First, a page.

Why McGuinty all-day Kindergarten is flawed

See also Sunday update at the end of this post.

The McGuinty government’s all-day Kindergarten plan is flawed for one reason and one reason alone — they were unable to say no to the teachers’ unions. As Michael Den Tandt wrote in a Standard editorial yesterday: “As Premier … he never picked up the somewhat useful knack of making tough decisions or even slightly unpleasant ones. Given a choice between spending money and making someone mad at him, McGuinty reflexively spends money.”

So, rather than making the Elementary Teachers’ Federation of Ontario (ETFO) mad at them, the Ontario government announced this week that it will offer a full-day kindergarten program — with elementary teachers ALL day and ECE instructors as support for the former.

NOT what was supposed to happen if Premier McGuinty and Education Minister Kathleen Wynn were going to follow the recommendations of the Charles Pascal early learning report, a report the McGuinty government commissioned.

The Pascal recommendations included that the full-day Kindergarten program be organized as a half-day of regular curriculum (with elementary school teachers) and a half-day of  early childhood exploration and play (with early childhood educators).

However, that is not what Ontario’s children and their parents are going to get.  As Den Tandt suggested, rather than do the right thing, Premier Dalton McGuinty has doubled the cost of the program rather than have ETFO angry with him and his government.  

That is most unfortunate because ECE instructors are not only very qualified for the job, but in fact are better qualified to work with pre-school aged children than licensed elementary teachers. I know that because I have taught in both pre-service and early childhood programs. ‘

And, the reality is that unless prospective teachers have already completed a B.A. in youth and child studies (or will complete if in a concurrent program), they simply don’t have the background or expertise in cognitive development and play that ECE instructors have. In other words, “early childhood educators” are NOT simply day care or child care workers!

In any event, I would recommend visitors to this site: (1) read this Spectator editorial (H/T Mark-Alan), (2) at least the twenty “Recommendations” in the Pascal report, and (3) then remember the McGuinty government’s tendency to spend money rather than make tough decisions at the time of the next Ontario election in October, 2011.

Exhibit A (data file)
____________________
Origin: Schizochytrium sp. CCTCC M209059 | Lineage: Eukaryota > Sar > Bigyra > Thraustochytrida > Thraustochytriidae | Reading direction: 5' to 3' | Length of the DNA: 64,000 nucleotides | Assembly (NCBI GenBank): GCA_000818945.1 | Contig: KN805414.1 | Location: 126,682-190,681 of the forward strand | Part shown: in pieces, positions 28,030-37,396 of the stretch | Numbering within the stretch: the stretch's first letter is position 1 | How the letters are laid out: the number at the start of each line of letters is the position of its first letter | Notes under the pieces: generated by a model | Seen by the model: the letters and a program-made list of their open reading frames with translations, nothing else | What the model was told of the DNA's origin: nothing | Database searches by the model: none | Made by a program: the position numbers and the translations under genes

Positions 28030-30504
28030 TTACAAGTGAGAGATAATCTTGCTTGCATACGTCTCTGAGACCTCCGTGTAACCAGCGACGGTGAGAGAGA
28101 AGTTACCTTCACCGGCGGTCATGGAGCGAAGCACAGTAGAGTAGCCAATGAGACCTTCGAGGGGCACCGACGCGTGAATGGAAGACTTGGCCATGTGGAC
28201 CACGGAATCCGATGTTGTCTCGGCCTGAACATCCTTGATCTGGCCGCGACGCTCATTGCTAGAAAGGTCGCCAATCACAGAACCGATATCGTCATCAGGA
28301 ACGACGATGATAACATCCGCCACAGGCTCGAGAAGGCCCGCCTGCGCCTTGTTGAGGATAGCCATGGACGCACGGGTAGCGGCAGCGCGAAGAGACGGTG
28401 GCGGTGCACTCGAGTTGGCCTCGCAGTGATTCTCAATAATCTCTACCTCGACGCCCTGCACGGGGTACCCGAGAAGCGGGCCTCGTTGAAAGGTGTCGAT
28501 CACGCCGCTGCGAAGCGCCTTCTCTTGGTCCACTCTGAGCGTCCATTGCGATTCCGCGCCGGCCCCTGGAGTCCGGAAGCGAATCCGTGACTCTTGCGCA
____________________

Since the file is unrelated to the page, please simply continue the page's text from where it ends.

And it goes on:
Sunday, November 1, 2009 Update:

Former Ontario Education Minister John Snobelen has an excellent column in today’s Sunday Sun (H/T Catherine). As usual he tells it like it is and here is where I agree with him.

(1) Ontario can’t afford the program now or in the near future.

Put bluntly — Ontario now has a deficit of $25 billion dollars which means we can’t afford full-day kindergarten, no matter how good a program it may be. However, let’s assume that sometime down the road the Ontario government could afford the program — I would be in favour in principle as long as parents have a choice about whether or not their children attend. Remember, school is only compulsory from a child’s sixth birthday.

(2) The young children attending the full-day JK/SK could end up paying for it.

Why on earth would any government put a program in place that is paid for with borrowed money? And when borrowing that money means the very children who would benefit from the program will be the ones paying for it — when they are old enough to pay taxes.

(3) ECE instructors are the best qualified to teach junior kindergarten children.

ETFO did their job well. They scared parents into actually believing that elementary teachers are the only ones truly qualified to teach children aged 3 1/2 to five. That simply is not true. They are not. ECE instructors are better qualified to teach pre-school aged children, at least to age five.

Meaning, that while elementary school teachers are the best qualified to teach from grade one (six year olds) and up, and usually accepted as the best qualified to teach five year olds for half a day in senior kindergarten, they are not as qualified to teach pre-school children as ECE graduates.

The crux of the matter

So, in my opinion, the best scenario would be ECE instructors for the all-day junior kindergarten and a combination of ECE instructors and elementary teachers sharing the full-day senior kindergarten — a half-day each. In addition, I would recommend that ECE teachers be paid more than they currently are — which is around $20,000 a year to at least 3/4 of what elementary teachers make.

In the meantime, where is Ontario PC leader Tim Hudak on this subject? Is he against the full-day program given the deficit? And, will he cancel the program once he is elected Premier in October 2011 — because he will be, of that I have no doubt. Because, parents and all potential voters need to know ahead of time.

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